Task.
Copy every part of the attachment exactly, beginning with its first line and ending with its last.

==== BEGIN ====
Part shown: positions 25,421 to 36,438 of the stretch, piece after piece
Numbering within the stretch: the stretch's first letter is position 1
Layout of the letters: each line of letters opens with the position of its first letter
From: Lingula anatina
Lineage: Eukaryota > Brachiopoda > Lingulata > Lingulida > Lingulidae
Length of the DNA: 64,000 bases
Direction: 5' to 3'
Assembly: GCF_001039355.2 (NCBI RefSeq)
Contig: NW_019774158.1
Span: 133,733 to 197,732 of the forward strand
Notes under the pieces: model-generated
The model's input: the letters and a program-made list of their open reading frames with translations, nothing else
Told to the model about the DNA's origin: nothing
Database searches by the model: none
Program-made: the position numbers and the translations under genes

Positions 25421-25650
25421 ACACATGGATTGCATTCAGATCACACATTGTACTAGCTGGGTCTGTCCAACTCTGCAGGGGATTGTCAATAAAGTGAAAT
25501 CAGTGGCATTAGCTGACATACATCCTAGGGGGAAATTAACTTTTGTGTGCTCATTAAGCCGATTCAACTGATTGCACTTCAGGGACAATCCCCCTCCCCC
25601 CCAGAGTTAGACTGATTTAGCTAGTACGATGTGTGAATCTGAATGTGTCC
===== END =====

Part shown: positions 25,421 to 36,438 of the stretch, piece after piece
Numbering within the stretch: the stretch's first letter is position 1
Layout of the letters: each line of letters opens with the position of its first letter
From: Lingula anatina
Lineage: Eukaryota > Brachiopoda > Lingulata > Lingulida > Lingulidae
Length of the DNA: 64,000 bases
Direction: 5' to 3'
Assembly: GCF_001039355.2 (NCBI RefSeq)
Contig: NW_019774158.1
Span: 133,733 to 197,732 of the forward strand
Notes under the pieces: model-generated
The model's input: the letters and a program-made list of their open reading frames with translations, nothing else
Told to the model about the DNA's origin: nothing
Database searches by the model: none
Program-made: the position numbers and the translations under genes

Positions 25421-25650
25421 ACACATGGATTGCATTCAGATCACACATTGTACTAGCTGGGTCTGTCCAACTCTGCAGGGGATTGTCAATAAAGTGAAAT
25501 CAGTGGCATTAGCTGACATACATCCTAGGGGGAAATTAACTTTTGTGTGCTCATTAAGCCGATTCAACTGATTGCACTTCAGGGACAATCCCCCTCCCCC
25601 CCAGAGTTAGACTGATTTAGCTAGTACGATGTGTGAATCTGAATGTGTCC